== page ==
Sanet folks -
As I follow the discussions on nutrient status of organic vs.
conventional foods (much discussion based on very little information!), I
feel that one very critical aspect is not being addressed - and maybe
that is because it has not been studied, though I find that hard to
I think that simply knowing the absolute quantity of chemical elements in
a food sample isn't particularly revealing if we don't know what
molecules those elements are part of in the food product.
- That is, are the higher levels of nitrogen (or calcium, magnesium,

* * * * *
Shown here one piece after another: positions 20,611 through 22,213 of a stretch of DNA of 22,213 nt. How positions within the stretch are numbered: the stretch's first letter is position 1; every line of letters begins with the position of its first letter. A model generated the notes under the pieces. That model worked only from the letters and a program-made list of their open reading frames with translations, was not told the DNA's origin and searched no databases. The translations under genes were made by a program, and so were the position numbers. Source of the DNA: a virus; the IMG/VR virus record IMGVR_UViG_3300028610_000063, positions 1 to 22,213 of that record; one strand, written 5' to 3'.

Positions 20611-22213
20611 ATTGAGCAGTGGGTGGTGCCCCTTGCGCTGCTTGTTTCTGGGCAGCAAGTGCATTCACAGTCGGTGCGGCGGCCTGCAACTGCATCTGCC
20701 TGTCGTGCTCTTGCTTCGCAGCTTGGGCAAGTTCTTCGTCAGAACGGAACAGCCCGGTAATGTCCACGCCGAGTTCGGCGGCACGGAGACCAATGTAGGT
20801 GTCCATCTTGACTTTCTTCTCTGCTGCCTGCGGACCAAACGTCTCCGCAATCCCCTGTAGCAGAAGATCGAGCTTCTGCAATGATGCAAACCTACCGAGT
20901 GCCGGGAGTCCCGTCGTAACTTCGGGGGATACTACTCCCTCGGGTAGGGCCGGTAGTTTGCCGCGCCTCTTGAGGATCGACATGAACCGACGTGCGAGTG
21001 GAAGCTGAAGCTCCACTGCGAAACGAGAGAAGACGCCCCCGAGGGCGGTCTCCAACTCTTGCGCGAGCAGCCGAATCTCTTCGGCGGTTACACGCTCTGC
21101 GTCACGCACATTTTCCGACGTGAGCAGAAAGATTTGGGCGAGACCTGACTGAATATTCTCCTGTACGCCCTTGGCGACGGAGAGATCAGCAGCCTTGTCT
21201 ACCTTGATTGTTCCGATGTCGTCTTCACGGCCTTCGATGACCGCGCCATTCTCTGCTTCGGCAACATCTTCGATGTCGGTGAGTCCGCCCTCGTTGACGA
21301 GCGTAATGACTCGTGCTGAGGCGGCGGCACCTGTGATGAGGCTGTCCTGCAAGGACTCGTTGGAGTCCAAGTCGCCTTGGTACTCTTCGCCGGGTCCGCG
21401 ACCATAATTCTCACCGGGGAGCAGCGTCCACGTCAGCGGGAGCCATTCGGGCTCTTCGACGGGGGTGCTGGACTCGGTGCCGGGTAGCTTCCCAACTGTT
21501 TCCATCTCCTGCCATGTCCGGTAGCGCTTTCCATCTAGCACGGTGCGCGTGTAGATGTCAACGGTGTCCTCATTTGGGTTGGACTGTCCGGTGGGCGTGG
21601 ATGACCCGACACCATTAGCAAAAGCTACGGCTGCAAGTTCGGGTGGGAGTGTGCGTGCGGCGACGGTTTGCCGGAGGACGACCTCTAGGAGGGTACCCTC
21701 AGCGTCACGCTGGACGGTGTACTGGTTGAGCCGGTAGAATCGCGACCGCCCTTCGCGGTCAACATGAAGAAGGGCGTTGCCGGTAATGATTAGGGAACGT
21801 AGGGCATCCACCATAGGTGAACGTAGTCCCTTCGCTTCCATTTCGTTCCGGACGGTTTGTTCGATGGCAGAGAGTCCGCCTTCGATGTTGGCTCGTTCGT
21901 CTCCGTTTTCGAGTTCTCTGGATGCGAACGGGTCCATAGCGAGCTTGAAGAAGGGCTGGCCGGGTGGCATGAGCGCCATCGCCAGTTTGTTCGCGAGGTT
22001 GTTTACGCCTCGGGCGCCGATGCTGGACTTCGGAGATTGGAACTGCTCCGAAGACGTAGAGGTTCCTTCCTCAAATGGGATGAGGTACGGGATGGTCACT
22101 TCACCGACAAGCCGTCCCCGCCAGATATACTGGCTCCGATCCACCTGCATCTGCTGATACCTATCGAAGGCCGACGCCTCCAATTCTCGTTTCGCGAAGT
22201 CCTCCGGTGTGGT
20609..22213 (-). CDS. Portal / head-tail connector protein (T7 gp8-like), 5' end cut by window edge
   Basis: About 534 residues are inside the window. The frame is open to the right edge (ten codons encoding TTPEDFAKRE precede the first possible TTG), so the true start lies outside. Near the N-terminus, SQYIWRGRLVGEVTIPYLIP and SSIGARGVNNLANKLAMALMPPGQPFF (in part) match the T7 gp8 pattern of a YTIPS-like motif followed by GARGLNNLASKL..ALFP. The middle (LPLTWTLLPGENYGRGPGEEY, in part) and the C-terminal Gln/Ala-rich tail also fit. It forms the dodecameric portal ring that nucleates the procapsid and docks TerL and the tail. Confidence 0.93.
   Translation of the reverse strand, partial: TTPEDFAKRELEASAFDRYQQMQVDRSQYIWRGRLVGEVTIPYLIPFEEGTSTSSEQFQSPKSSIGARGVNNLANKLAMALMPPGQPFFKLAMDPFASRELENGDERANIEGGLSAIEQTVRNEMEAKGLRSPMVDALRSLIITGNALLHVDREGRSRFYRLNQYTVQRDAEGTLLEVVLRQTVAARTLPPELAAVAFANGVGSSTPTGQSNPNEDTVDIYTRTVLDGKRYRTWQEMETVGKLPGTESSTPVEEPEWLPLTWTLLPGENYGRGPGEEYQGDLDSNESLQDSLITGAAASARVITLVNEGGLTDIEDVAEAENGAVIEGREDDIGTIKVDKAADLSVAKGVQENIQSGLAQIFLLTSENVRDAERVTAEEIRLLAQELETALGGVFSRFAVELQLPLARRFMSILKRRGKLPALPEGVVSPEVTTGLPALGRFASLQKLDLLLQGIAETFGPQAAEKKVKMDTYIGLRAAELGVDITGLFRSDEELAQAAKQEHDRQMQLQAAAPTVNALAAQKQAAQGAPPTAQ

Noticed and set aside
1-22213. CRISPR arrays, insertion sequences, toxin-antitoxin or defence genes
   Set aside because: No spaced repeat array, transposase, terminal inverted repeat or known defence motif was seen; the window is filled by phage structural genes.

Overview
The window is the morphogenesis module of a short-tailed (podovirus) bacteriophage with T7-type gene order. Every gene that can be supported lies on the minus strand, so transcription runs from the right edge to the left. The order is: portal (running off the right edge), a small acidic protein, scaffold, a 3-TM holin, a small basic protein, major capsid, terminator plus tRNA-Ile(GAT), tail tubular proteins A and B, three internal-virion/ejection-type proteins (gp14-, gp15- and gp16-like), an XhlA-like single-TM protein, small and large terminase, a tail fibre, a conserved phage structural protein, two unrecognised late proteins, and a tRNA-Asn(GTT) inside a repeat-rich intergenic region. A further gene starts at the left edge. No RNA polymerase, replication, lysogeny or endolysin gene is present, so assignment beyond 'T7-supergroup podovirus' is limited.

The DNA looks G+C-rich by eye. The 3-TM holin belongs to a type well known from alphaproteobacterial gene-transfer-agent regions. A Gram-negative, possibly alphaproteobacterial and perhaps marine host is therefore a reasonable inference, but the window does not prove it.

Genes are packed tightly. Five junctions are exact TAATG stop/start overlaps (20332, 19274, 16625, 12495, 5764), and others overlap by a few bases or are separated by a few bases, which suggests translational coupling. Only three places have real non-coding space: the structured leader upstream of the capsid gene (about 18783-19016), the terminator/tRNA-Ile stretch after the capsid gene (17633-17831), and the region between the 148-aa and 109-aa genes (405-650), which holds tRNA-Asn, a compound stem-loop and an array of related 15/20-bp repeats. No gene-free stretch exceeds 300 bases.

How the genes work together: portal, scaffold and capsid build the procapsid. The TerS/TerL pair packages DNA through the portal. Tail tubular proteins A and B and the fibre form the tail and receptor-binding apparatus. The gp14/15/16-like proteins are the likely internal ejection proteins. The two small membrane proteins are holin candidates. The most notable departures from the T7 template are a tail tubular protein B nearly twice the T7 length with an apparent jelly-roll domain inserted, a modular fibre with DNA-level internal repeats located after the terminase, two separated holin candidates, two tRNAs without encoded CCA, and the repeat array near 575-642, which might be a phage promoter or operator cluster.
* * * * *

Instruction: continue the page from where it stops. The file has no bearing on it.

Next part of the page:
sulfur etc) found in organic foods incorporated into proteins, enzymes,
sugars, characteristic flavor molecules like organic acids, esters, in
other secondary metabolites? How does this affect those important
characteristics that we humans detect as 'quality'.
- Does anyone have research correlations between soil chemistry with
plant biochemistry/physiology with food quality (flavor, storage,
Do you know of researchers who might be able to contribute pieces to this
puzzle - what are the complex organic molecules that constitute
characteristic flavors or other quality components? Are higher levels of
these molecules generally synthesized in plants testing high overall in
certain chemical elements? What effect do soil conditions (chemical,
biological, physical) have on this synthesis?
Thanks for your collective input! Mary-Howell Martens
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